“It’s mind-boggling that this has been going on a year and this is what they have come up with,” she said.
Montgomery County is hiring 700 to 800 classroom monitors, officials said. A job listing says candidates must possess a high school diploma or GED, for work between March 15 and June 16, with a pay rate of $15.72 an hour and no benefits.
Some parents argue the underlying issue is that many teachers do not want to return to classrooms. Vaccinations are moving slowly in Montgomery.
“Teachers can’t come back but the low-wage workers can?” asked Betty Ball, who lives in North Potomac. “What support can [classroom monitors] possibly give with no experience?”
Some elected officials in the Washington region predict an impending clash, as more parents worry about a lack of teacher-led classrooms.
“Parents don’t want to trade virtual learning at home for virtual learning at school,” said Patricia O’Neill, a school board member in Montgomery County. “I think there’s a firestorm coming.”
School system officials in Montgomery said the complexities of in-person schooling — with social distancing, limited building space and varying numbers of students and staff returning — mean it will not look the same as before the pandemic.
The principals’ letters that stirred parents’ fears only captured part of the picture, said Derek Turner, chief of engagement, innovation and operations for Montgomery County Public Schools. “This is all evolving,” he said.
Student experiences will not be limited to online learning, he said. At the same time, some teachers may have students in more than one in-person classroom because of distancing requirements — while also having remote students.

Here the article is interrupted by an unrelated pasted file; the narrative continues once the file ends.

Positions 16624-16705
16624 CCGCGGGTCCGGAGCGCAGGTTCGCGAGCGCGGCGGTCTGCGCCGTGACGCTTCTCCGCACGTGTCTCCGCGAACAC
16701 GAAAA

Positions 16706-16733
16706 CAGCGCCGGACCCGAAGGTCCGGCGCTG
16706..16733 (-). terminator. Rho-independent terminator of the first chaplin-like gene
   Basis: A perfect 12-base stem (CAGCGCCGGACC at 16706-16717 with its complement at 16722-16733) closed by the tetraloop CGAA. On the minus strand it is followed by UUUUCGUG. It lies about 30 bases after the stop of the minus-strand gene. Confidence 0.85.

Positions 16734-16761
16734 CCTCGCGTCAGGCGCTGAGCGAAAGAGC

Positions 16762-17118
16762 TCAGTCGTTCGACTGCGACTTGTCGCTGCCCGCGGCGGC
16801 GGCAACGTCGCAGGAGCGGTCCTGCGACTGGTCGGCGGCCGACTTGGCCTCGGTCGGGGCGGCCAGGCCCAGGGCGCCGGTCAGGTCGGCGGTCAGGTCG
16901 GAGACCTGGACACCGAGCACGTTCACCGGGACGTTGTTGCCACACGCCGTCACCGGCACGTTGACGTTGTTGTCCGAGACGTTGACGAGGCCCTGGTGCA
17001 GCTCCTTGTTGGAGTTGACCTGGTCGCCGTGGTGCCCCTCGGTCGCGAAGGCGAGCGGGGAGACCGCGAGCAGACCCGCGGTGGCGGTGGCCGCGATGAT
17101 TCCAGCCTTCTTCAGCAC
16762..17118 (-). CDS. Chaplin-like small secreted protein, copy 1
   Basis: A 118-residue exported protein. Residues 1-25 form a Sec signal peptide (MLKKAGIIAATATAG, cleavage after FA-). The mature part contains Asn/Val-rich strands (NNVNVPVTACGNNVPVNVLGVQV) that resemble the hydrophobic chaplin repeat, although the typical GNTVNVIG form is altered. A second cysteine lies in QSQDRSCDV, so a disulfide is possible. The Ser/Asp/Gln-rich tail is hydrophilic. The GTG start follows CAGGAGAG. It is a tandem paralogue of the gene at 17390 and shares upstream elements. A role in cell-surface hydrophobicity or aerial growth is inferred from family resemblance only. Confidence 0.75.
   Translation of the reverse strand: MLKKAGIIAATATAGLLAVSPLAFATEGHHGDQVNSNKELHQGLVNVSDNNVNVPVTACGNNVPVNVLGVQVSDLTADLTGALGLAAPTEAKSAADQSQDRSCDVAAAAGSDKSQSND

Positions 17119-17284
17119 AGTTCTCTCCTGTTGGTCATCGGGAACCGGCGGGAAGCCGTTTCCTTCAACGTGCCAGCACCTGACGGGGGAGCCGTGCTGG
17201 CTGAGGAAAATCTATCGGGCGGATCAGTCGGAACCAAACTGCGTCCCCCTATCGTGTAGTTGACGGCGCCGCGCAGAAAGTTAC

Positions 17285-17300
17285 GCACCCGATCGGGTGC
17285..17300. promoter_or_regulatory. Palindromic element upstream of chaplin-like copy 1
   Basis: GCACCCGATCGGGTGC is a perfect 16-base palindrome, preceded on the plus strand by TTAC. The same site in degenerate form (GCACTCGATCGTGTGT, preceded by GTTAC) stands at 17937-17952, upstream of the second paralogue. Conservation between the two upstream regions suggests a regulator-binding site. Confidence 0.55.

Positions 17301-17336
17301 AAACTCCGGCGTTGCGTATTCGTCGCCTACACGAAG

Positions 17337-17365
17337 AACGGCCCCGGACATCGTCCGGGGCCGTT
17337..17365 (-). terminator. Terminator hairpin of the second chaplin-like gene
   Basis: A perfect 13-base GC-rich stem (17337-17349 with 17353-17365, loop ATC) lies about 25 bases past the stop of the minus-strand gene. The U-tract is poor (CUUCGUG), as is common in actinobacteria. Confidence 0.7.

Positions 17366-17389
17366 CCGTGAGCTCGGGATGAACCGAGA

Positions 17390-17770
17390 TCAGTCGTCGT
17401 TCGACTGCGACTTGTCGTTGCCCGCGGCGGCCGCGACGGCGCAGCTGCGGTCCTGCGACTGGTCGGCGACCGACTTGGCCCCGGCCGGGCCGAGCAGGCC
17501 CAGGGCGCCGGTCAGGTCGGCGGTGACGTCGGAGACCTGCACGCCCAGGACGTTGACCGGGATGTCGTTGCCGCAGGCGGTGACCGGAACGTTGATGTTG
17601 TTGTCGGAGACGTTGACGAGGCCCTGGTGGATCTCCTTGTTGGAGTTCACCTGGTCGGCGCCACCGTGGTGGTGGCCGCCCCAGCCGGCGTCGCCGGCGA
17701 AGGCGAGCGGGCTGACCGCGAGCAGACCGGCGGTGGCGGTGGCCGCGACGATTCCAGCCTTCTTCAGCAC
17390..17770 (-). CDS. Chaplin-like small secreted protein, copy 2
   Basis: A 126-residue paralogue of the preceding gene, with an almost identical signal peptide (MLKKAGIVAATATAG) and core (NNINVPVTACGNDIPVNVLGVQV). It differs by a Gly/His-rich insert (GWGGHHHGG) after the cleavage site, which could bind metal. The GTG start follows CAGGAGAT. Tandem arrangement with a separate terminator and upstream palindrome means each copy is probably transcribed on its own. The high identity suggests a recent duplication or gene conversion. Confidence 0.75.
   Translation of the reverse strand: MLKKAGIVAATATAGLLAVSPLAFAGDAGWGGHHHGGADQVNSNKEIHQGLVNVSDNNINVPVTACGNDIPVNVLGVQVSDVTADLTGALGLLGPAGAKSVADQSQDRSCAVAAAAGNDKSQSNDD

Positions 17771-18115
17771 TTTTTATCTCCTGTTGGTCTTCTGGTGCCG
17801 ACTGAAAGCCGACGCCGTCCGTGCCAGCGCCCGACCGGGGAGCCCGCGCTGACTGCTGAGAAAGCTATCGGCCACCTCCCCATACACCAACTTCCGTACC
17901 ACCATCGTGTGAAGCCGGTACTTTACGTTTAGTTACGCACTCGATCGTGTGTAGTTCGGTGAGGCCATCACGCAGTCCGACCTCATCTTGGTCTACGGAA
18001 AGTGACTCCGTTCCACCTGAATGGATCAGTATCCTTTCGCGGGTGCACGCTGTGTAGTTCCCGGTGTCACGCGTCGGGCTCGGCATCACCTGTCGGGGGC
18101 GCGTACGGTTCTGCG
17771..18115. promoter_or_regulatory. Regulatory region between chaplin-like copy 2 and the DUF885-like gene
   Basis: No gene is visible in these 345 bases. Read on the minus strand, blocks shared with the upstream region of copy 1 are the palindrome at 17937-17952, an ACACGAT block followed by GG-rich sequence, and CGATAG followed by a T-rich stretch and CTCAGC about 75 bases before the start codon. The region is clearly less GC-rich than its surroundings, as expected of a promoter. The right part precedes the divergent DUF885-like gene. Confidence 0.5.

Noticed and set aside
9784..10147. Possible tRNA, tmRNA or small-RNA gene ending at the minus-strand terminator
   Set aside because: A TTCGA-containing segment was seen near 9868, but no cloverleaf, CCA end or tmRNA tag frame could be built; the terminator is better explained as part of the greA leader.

“A child will get some form of direct instruction from a teacher every day, whether it’s their teacher or not,” he said, adding that another educator may be in the classroom from time to time.
Christopher Lloyd, president of the Montgomery County Education Association, said teachers are expecting to “continue to work with the kids they know in a real-life setting.”
Still, he said, the challenge of in-person learning remains: “How do you have direct instruction for children, and also have instruction virtually?”
In other parts of the Washington region, school officials, many of them scrambling to identify and hire classroom monitors as the return to school rapidly approaches, say they are not yet fully sure how the logistics of the program will work.
Nonetheless, administrators are touting the possible benefits. Dean Brooks, recruitment administrator for Fairfax County Public Schools, hailed the rollout of classroom monitor positions as a way to boost employment, given the ongoing pandemic-driven devastation of the U.S. job market.
“It’s an excellent position, and an opportunity,” Brooks said of the monitor role. “It’s a great way to become acclimated to our school division, and it can lead to additional employment opportunities” — for example, as a substitute teacher or bus driver.
Fairfax has hired roughly 600 monitors so far, and is aiming to hire at least 200 more, a spokeswoman said, at a pay rate of $15.42 an hour. Fairfax — whose 186,000 students make it Virginia’s largest school system — has been online-only for most children since March 2020, although Superintendent Scott Brabrand on Tuesday debuted a plan that calls for returning all students who choose it to some form of in-person learning by mid-March.